Acting Chief Mike Bradshaw, in charge of a separate investigation into the press release, has also directed that Insp. Bryan Boulanger proceed to a disciplinary hearing as a result of the news release and on whether its "content was appropriate or not," Rayner said.

The seven officers who monitored the bars that night face no disciplinary action because they "acted on information they believed was factual," said the police chief.

But one of those cops is under investigation for using inappropriate language that night on the radio. Two supervisors are also being investigated for failing to address that issue. Rayner characterized the language as rude and vulgar, although he wouldn't identify the target of the language.

Police are not releasing the report from the investigation, citing the pending disciplinary hearings and the potential for appeal. The disciplinary hearings will be open to the media.


Cops see silver lining
Report on sting operation offers degree of comfort, closure

Police union bosses say they're relieved a controversial police-conduct probe has ended and add it proves officers never conspired to silence critics. "There is a sense of relief, No. 1 that it's over, or at least part of it is over or the bulk of it is over - the allegations of targeting or corrupt behaviour and that sort of stuff," said Edmonton Police Association president Staff Sgt. Peter Ratcliff.

But police aren't quite out from under the cloud, he added.

"They have at least one further investigation with respect to what was said on the radio and another investigation with respect to Staff Sgt. (Bill) Newton and the tip he received."

Police Chief Fred Rayner said yesterday two officers will face disciplinary hearings and another officer is being investigated for making "vulgar" and "rude" comments over police radios.

Newton, a traffic section supervisor, faces Police Act charges of discreditable conduct and insubordination regarding his handling of information about Sun columnist Kerry Diotte, related to a November drunk-driving police operation.

Insp. Bryan Boulanger faces a charge of discreditable conduct related to a news release issued after the fact.

The president of the senior officers association said the findings offer some closure for police officers who were under scrutiny.

"Members that were involved in the investigation were doing their job," Supt. Ed McFarlane said.

The Criminal Trial Lawyers Association - which filed a formal complaint about the drunk-driving stakeout - intends to appeal some of the chief's decisions, said Tom Engel, who heads up the association's police conduct committee.

Sun columnist Kerry Diotte, who cops had concerns "was a risk to drive after drinking" that night, said the full probe report should be made public.

"I'm very upset that the police chief has once again indicated that somehow I'm a risk to drink and drive," he added.

"I have never been charged with drinking and driving. If I have a couple of drinks in a bar, I take a taxi."


Police snoops warned
Using info system to check up on critics called 'incredibly serious'

Edmonton's police chief and the mayor are expressing grave concerns after five police staffers were slapped with warnings for checking up on two of the cops' most vocal critics. "These individuals used the police information system to run the names of either Martin Ignasiak or Kerry Diotte in what I believe to be a contravention of EPS policy," police Chief Fred Rayner told reporters.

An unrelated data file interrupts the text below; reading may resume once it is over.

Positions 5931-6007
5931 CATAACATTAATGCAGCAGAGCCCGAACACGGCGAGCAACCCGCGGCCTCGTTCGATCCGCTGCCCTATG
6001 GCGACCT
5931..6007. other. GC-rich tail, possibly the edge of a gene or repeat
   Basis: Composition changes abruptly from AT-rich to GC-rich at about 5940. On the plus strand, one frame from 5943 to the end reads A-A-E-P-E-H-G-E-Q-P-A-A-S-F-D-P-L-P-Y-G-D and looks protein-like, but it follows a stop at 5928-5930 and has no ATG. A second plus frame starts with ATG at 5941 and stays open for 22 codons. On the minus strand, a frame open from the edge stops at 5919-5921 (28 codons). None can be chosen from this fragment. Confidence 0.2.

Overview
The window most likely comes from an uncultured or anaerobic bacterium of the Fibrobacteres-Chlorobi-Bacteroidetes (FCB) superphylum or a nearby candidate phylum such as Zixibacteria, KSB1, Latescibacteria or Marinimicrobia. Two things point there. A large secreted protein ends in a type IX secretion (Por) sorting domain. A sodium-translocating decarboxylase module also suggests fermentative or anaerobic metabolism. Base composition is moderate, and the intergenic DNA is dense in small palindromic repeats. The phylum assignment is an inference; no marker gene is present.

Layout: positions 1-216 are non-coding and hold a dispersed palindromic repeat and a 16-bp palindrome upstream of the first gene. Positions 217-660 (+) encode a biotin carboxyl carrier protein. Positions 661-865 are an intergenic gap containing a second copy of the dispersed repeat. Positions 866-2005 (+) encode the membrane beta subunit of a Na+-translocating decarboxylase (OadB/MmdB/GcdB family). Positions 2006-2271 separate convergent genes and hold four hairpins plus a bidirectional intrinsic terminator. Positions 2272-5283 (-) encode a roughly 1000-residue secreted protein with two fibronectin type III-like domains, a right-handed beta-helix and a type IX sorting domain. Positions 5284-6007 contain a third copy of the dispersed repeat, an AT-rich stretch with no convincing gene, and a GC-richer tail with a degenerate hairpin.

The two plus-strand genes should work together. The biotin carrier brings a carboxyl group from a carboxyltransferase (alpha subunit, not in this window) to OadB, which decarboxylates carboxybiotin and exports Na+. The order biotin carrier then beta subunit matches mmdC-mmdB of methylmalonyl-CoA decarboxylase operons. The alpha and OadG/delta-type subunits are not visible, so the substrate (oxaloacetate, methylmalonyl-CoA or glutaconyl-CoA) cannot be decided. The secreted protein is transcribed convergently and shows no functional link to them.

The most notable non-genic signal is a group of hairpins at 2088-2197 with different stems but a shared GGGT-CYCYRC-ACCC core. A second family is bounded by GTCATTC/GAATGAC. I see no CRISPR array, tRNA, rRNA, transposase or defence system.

Rayner revealed yesterday that official warnings have been issued against five employees who allegedly used police systems to search for information about Diotte, a Sun columnist, and Ignasiak, the chairman of the Edmonton Police Commission. The employees warned are Staff Sgt. Brian Nowlan, Const. Steve Minarchi, Const. Scott Mitchler, Const. Elaine Jensen and civilian traffic safety analyst Nash Birdi.

Rayner said those alleged violations of the cops' information policy happened before an unrelated November drunk-driving operation at a downtown bar.

He acknowledged concerns about the police information checks emerged only because of a broader investigation into police conduct during the drunk-driving stakeout.

MOST USE INFORMATION PROPERLY

Rayner emphasized the "overwhelming majority" of the 1,500 personnel with access to such information use it properly.

Mayor Stephen Mandel said police cannot take it upon themselves to act outside their authority by digging up people's criminal records or other personal information.

"In my mind, it's incredibly serious," Mandel said.

"We all must know that our records are safe from anybody looking at them unless there's cause to do it."

The main protection citizens have against unwarranted snooping on police computers is "the integrity of officers," Solicitor General Harvey Cenaiko said yesterday.

However, citizens who think a police officer has improperly searched for their information can find out about it, he added. Private citizens can ask a police force to reveal what records it has about them under the Freedom of Information, Cenaiko said.

"They will provide that to them."

The head of the police conduct committee for the Criminal Trial Lawyers Association - which filed a formal complaint about investigations at the Overtime bar - said the association will likely appeal the police decision to issue warnings.

The officers should face Police Act charges of discreditable conduct or abuse of authority, Tom Engel argued.

"Without some explanation to put in context what they did, the only reasonable inference is that they did it for a political purpose."